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Witness statements: the importance of stating the source of information and belief

September 05, 2023

Master Marsh’s comments in the recent judgment in MF Tel Sarl v Visa Europe Ltd [2023] EWHC 1336 (Ch) serve as an important reminder to the makers of witness statements of the importance of stating the source of any information and belief.



In this case, the Defendant had applied for summary judgment and the Claimant and Defendant had each filed a witness statement. Marsh M found that the Claimant’s witness statement was defective as it “failed to comply with CPR rule 32.8 and paragraph 18.2(2) Practice Direction 32” as the maker had not provided a source for certain statements made within the witness statement.


Providing the source of any information or belief

In summary, the Civil Procedure Rules (the CPR) provide that where an individual makes a statement within a witness statement that is not within their own knowledge, they must provide the source of that information or belief.

CPR 32.8 states that “a witness statement must comply with the requirements set out in Practice Direction 32.

Paragraph 18.2 of Practice Direction 32 provides that:

A witness statement must indicate:

(1) which of the statements in it are made from the witness’ own knowledge and which are matters of information or belief, and

(2) the source for any matters of information or belief.”

Marsh M provided guidance on this in his judgment.

He noted that “[a] witness statement that contains information provided by another person must provide the source of any matters of information and belief.” He emphasised the importance of this as “the accuracy of this information may be challenged at the hearing of an application or at the trial.” He referenced his own remarks in Punjab National Bank (International) Ltd v Tehreek India Ltd [2020] EWHC 539 (Ch) noting that the source of the information itself must be “clear”.

In his judgment he suggested that this is of particular importance in applications for summary judgment under CPR 24.2, as in this instance the Court is often asked to make judgment on the quality of the evidence filed, and whether the claim (or defence) has a real prospect of success.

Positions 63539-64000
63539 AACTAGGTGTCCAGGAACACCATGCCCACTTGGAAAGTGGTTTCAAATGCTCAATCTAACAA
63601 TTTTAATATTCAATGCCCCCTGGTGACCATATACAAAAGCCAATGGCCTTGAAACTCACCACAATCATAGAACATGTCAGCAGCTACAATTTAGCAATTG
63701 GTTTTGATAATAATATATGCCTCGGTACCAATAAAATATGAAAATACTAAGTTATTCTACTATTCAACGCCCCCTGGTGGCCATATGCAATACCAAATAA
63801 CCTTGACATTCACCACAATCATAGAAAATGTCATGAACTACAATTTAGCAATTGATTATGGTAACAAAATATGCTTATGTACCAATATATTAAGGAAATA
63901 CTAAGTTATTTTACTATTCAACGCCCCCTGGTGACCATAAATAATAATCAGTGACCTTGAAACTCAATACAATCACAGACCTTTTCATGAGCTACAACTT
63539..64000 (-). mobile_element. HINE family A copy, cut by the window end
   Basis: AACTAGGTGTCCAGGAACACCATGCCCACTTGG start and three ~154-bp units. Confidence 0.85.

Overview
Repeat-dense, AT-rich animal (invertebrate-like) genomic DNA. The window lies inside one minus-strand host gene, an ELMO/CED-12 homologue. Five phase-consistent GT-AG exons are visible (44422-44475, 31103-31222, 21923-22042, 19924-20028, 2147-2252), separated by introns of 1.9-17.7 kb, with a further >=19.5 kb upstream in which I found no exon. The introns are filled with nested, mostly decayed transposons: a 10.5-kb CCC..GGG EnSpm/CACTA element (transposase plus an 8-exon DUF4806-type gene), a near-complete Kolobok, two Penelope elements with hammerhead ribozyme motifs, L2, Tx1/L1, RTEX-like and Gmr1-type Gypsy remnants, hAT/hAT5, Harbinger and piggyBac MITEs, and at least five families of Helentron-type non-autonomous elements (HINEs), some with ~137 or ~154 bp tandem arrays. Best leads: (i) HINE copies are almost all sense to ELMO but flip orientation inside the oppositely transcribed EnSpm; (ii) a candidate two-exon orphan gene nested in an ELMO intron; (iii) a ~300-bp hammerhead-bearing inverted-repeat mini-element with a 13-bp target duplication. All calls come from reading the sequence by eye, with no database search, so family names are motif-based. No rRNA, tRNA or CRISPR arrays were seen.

Identifying the source

The general rule is that the witness should “identify by name” any source (Consolidated Contractors International Co SAL v Masri[2011] EWCA Civ 21).

Marsh M in Punjab National Bank (International) Ltd v Tehreek India Ltd held that the requirement to identify the source of the information (where not the maker themselves) is not satisfied by stating, as it was in this case, that the source is “officers of [a corporate] entity” – the relevant individual must be identified and named.


Consequences of non-compliance

In this case, the Claimant accepted that the witness statement was defective, and offered to provide a corrective second witness statement.

The Court found that there was no prejudice in admitting the Claimant’s second witness statement on the basis that: (i) the information contained did not take the Defendant by surprise (i.e., it did not admit new evidence); and (ii) it was not relevant to the Defendant’s primary case. The Court was not being asked to make any findings about the Defendant’s knowledge of the Claimant.

Consequently, in this case, Marsh M dismissed the Defendant’s application for summary judgment.

It is worth nothing though that although in this case, the Claimant’s non-compliance with CPR 32.8 and PD 18.2 did not materially affect its case, this is not guaranteed. For example, PD 57AC (applicable in the Business and Property Courts) expressly sets out that the Court has discretion to refuse to give or withdraw permission to rely on, or to strike out trial witness statements that are non-compliant. Compliance with Paragraph 18.2 of Practice Direction 32(1) is specifically set out in PD 57AC.

In all cases, non-compliance will mean that the Court must consider whether to place any weight on the evidence. If the evidence addresses a central issue in the case, this will be of particular importance.


Key takeaways

  • CPR 32.8 and PD 32 should always be considered when drafting witness statements.
  • If a witness statement includes a statement of fact provided by another person, this should be made clear and the source of the witness’ information and belief explained.
  • The source of any knowledge or belief must be clearly identified, which includes giving the name of the relevant source.
  • Care must be taken to ensure that any information given in a witness statement is accurate; this applies equally to witness statements in support of interim applications.


The author would like to thank Mark Lightbown for his assistance in preparing this post.